Knowing who is doing what is a prerequisite to implement change.
Organisations will always try to evolve their business by enhancing, improving or widening their line of products, services, channels, by redesigning their processes or by starting complete new lines of business or partnerships. The way to implement those changes is to execute projects.
Projects are the vehicle to implement desired change. The theoretic process in which this plays out is actually quite simple: Management agrees and defines a desired future scenario for the company and launches a project get there.
So far so good but of course reality differs a bit.
First of all not all projects are being started from the desire of improving the business, many projects are being executed to fulfil new legal requirements and regulatory demands.
Secondly projects seem to be strongly group-living animals. They seem to love having many of their kind around 🙂
Usually management teams agree on a lot of stuff and there are a lot of legal demands, thus companies end up with a huge zoo of projects running in parallel.
What always made me wonder is the easiness in which new things are started. Adding one more project into the pipeline seems to be not much of a deal.
Everyone who ever worked in project management knows that by far not all projects end in time and with the expected result. Actually it’s totally the opposite, a frequent study from the Standish Group actually shows that only around 30% of all projects are completed with satisfying result.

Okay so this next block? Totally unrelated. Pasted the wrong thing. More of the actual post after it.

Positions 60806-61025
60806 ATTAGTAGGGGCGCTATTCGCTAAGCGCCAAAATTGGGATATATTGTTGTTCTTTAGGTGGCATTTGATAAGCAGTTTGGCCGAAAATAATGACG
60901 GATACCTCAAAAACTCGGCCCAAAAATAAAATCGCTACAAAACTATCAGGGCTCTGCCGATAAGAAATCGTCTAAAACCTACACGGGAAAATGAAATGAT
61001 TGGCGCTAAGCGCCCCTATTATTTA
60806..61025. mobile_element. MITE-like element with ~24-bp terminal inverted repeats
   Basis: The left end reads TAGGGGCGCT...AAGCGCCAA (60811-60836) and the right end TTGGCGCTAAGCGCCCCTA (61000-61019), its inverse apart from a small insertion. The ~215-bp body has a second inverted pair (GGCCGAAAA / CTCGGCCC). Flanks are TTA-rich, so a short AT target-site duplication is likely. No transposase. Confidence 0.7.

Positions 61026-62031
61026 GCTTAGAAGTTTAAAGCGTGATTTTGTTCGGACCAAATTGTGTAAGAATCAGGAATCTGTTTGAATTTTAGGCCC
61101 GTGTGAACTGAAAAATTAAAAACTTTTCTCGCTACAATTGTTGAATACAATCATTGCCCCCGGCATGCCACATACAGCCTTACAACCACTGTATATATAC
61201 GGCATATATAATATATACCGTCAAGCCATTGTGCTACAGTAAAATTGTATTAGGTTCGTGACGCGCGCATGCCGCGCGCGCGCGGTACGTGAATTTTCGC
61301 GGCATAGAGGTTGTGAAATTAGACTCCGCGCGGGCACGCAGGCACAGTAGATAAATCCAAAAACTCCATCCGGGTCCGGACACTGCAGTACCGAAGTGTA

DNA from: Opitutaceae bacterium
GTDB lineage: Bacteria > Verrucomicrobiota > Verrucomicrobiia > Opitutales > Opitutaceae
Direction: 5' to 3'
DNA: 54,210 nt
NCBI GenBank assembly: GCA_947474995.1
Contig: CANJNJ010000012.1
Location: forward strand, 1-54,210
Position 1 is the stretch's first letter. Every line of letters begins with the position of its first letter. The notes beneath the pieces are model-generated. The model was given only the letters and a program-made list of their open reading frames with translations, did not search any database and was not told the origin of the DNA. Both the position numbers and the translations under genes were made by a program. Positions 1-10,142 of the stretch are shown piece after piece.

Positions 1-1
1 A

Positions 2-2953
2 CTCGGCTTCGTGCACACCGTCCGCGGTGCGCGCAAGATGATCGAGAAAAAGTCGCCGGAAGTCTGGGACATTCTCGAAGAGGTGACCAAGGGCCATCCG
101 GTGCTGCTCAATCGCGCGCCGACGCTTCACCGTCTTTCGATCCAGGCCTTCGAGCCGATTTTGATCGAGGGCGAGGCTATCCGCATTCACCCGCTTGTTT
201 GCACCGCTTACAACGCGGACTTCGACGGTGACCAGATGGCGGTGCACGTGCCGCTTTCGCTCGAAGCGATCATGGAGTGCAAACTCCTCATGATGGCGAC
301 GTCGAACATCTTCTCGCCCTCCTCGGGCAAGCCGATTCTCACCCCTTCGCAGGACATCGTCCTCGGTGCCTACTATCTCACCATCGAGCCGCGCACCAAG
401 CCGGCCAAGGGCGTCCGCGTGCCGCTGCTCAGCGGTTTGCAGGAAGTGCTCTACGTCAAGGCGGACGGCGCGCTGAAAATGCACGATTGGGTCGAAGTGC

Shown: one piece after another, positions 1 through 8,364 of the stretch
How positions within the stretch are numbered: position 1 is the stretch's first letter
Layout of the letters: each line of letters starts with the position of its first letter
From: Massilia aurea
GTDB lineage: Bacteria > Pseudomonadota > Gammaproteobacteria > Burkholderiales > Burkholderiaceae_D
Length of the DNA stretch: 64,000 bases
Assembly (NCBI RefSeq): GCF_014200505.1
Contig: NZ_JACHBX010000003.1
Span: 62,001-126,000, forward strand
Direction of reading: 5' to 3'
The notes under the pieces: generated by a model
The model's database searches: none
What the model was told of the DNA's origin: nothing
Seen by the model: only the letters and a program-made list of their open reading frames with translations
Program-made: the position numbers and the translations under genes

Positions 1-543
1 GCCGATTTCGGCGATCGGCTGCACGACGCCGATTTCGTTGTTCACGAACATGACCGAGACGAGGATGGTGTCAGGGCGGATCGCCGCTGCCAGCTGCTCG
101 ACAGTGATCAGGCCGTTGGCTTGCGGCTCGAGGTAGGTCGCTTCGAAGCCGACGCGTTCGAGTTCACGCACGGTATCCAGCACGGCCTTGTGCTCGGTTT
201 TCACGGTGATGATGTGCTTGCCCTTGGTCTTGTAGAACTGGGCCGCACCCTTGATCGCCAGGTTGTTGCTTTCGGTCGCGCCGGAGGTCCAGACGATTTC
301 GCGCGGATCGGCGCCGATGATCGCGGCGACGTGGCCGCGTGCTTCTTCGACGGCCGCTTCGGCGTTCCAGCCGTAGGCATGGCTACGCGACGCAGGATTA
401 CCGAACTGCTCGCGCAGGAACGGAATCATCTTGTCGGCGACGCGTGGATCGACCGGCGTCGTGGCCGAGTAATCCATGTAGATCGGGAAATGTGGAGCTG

Are all project managers idiots and simply unable to get their job done?
I don’t think so.
In my experience one of the biggest mistakes organisations do, is trying to do too many things in parallel. Unclear priorities and an overwhelming number of activities in parallel is with absolute certainty the most typical mistake of all. So how to get around this problem.
I think the answer is two-fold:
First of all “More Focus” – which is related to good goal setting muscles which will be covered in the next upcoming post
And secondly “Knowing who is doing what” – not knowing the actual human capacity is recipe for disaster
Senior management wisdom
Some time ago I had the opportunity to meet some senior executive people from a financial institution who we were partnering with. This organisation was on a big transformation, they were on the road to become an agile organisation.
But the key insight which I took from that meeting, wasn’t related to agility. It was much simpler.
In that session we had a conversion on how they approached organisational change, how they planned and implemented their new organisational model and what lessons learned they experienced. We talked about mistakes, wrong assumptions and the really difficult things they faced to tackle their change.
In the middle of a modest not that surprising dialog, one of the senior C-Suite-Manager pointed out something which really hit me:
“Being honest, we as the Management team of our company said always YES to new projects. We nearly never said NO.
One more project – why not 🙂 let’s just give it a go! We always relied on our organisation to find a way to do it.
Now this is different, since we changed we know exactly who is in which team and which team is doing what. If a new idea comes up we need to decide what to stop or we simply need to hire a new additional team.